Fundamentally, the present invention relies on a coordinate system based on IP addresses, where an IP address, preferably an IPv6 address, is used to describe an exact point on earth on micron level. Traditionally, a coordinate point with a longitude value and a latitude value is used to describe a geographic point on earth. However, with the present invention, an IP address is also associated with a geographic point. The IP address and coordinate point can be converted to each other for related lookups. Preferably, the IPv6 address is only used to determine the anchor point associated with the geofence(s). A single anchor point is computed independently when the lat/long is automatically converted to an IPv6 address for the ROI anchor point; this is the only time the IPv6 address is used within the systems and methods of the present invention. The constituent points of fence geometry are also expressed in IP addresses. The ROI anchor and fence anchor are the only uses of DNS queries.
A method for querying a database of registered geofences is disclosed. A request associated with an IP address is received by a server/processor. The IP address is converted to an anchor point of geographic location within the ROI in the processor. One or more geofences having respective geographic areas that overlap with the anchor point identified. The request is a DNS query and accordingly, the response a DNS response. Information describing the identified geofences is encoded in the IP addresses and the list of fence IP address points are returned in the DNS response. The information includes an indication whether a particular geofence is verified or unverified, a class of the identified geofence, an entitlement of the geofence, a time-to-live value related to the geofence, and metes and bounds of the geofence, which together provide the information about the registered geofence and its intended use(s) as registered by the owner of the geofence (i.e., the entitlements provide the intended use information).
In one embodiment, a user device is location-aware, which means that a user device is able to determine its own location by use of relevant technology, such as GPS, iBeacon, WiFi and etc. The user device independently converts a coordinate point describing its location (lat/long automatically determined by the device location services) to an IP address, preferably IPv6 address.
A fence delivery network comprises a server and one or more geofence databases communicating over network with a fencing agent (FA) contained within or operable within an App on a device (or otherwise programmed for operation on the mobile device). A geocoder module or an IP-Coordinate converter in the server performs the conversion between an IP address to a coordinate point of a geographic location. A search/query module in the server queries one or more geofence databases. The one or more databases can be centralized or decentralized. This fence delivery network a very robust system that supplies every internet connected device with IP/Coordinate and Coordinate/IP mappings in a very distributed, redundant and fault tolerant way.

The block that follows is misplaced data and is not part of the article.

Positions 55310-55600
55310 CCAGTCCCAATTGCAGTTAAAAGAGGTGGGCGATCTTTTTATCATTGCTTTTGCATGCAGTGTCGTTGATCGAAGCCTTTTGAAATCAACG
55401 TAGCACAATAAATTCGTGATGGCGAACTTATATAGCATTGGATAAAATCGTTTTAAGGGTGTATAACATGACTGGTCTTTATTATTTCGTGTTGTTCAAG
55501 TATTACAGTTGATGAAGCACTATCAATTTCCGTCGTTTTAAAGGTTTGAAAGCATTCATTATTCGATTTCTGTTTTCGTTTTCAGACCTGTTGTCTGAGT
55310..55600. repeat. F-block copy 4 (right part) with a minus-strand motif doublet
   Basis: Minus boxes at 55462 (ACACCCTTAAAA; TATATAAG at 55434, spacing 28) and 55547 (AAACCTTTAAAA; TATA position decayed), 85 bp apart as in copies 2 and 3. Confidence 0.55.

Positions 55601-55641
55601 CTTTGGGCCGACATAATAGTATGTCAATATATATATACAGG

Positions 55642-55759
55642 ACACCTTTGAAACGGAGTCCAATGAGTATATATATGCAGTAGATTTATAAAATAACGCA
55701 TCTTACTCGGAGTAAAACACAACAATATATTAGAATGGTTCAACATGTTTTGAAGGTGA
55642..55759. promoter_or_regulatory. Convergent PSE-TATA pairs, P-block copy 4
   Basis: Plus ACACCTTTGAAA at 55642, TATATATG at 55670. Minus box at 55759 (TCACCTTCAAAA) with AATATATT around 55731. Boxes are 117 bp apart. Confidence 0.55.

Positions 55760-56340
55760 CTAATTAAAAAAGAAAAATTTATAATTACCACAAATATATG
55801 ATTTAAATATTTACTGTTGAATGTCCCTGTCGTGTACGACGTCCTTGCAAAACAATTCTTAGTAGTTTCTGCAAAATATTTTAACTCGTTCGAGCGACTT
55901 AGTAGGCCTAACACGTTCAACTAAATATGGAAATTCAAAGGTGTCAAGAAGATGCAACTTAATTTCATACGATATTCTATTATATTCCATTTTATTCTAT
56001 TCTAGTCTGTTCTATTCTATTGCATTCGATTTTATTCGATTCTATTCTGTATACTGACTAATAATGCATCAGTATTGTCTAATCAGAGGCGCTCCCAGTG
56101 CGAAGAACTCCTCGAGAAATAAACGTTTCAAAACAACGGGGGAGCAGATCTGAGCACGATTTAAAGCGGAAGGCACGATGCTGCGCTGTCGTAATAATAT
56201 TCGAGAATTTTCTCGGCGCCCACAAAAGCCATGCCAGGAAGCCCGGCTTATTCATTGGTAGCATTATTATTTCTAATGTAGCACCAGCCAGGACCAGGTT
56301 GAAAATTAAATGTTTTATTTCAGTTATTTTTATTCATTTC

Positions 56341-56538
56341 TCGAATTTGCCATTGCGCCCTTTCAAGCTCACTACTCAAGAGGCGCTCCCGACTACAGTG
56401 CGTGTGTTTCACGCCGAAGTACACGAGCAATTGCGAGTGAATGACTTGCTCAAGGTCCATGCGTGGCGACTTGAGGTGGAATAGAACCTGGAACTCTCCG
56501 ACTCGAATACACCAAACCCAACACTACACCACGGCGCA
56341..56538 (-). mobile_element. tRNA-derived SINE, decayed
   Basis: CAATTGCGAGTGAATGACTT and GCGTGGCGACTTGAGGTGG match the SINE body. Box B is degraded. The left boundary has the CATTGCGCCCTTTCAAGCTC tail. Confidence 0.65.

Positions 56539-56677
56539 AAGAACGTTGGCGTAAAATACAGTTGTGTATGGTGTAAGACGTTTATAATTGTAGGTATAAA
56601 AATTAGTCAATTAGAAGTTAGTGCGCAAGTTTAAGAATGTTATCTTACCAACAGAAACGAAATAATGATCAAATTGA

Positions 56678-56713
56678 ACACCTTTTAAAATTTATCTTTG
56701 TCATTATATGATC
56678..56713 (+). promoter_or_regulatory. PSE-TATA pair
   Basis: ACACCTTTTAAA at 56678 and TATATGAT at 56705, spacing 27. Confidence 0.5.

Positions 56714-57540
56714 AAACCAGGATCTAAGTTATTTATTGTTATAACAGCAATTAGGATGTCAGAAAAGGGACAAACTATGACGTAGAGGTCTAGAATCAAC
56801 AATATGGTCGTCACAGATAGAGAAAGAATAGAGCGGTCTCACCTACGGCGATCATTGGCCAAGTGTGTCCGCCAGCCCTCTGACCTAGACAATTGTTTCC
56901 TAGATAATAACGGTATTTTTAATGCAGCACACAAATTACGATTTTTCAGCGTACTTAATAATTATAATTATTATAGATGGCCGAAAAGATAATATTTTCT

A Graphical User Interface is used for geofence registration, lookup and permissions.
According to one embodiment of the present invention, a user registers a geofence via a geofence registration GUI. Preferably, the geofence GUI includes a map. In one embodiment, the user defines the geofence on the map. In a further embodiment, the user defines the geofence on the map by outlining the perimeter of the geofence on the map. In another embodiment, the user defines the geofence on the map by indicating the location and the range of the beacon on the map. In yet another embodiment, the user enters a street address associated with a geofence and the associated real property boundaries of the geofence are automatically drawn onto the map.
Lookup and Permission GUI
With a geofence query GUI, a user can search on metadata and certificate details, since neither the stakeholders using the GUI nor the app developers are aware of the IP addresses. There is another button “geofence search”, it will pull up all the identified geofences related to the IP address and the associated geofence information. Search terms like “verified, active, Amazon, drone, barking” (by way of example and not limitation) would yield a set of fences with a visual depiction of their geometry on the map.
There is also a 2D interactive map, it shows the boundary of each identified geofence and a label indicating some of the geofence information, such as verified or unverified, entitled or not, and a summary of the data content within the geofence. This 2D interactive map provides a visual overlay or comparison of IPv6 addresses and geographic coordinate points with high resolution. In other embodiments, a 3D interactive map may be used to provide for global coverage.
In one embodiment, the map of geofences is color coded. Preferably, geofences are coded by color according to at least one of a class, a permanent or temporary status, an owner status, a licensee status, usage statistics, verification status, precedence, etc. In one embodiment, the map is accessible via a mobile device. In a further embodiment, the map is operable to be accessed and manipulated using a touch screen. In one embodiment, a user clicks on an area on the map associated with a geofence to request access to the geofence.
In one embodiment, a desktop computer with internet connection can be used to perform the query via this GUI. In another (preferred) embodiment, a mobile device with an application installed is used to perform the query. In this embodiment, there may be a “connect” or “enter” button for a geofence. Once the mobile device will have interactions with the selected.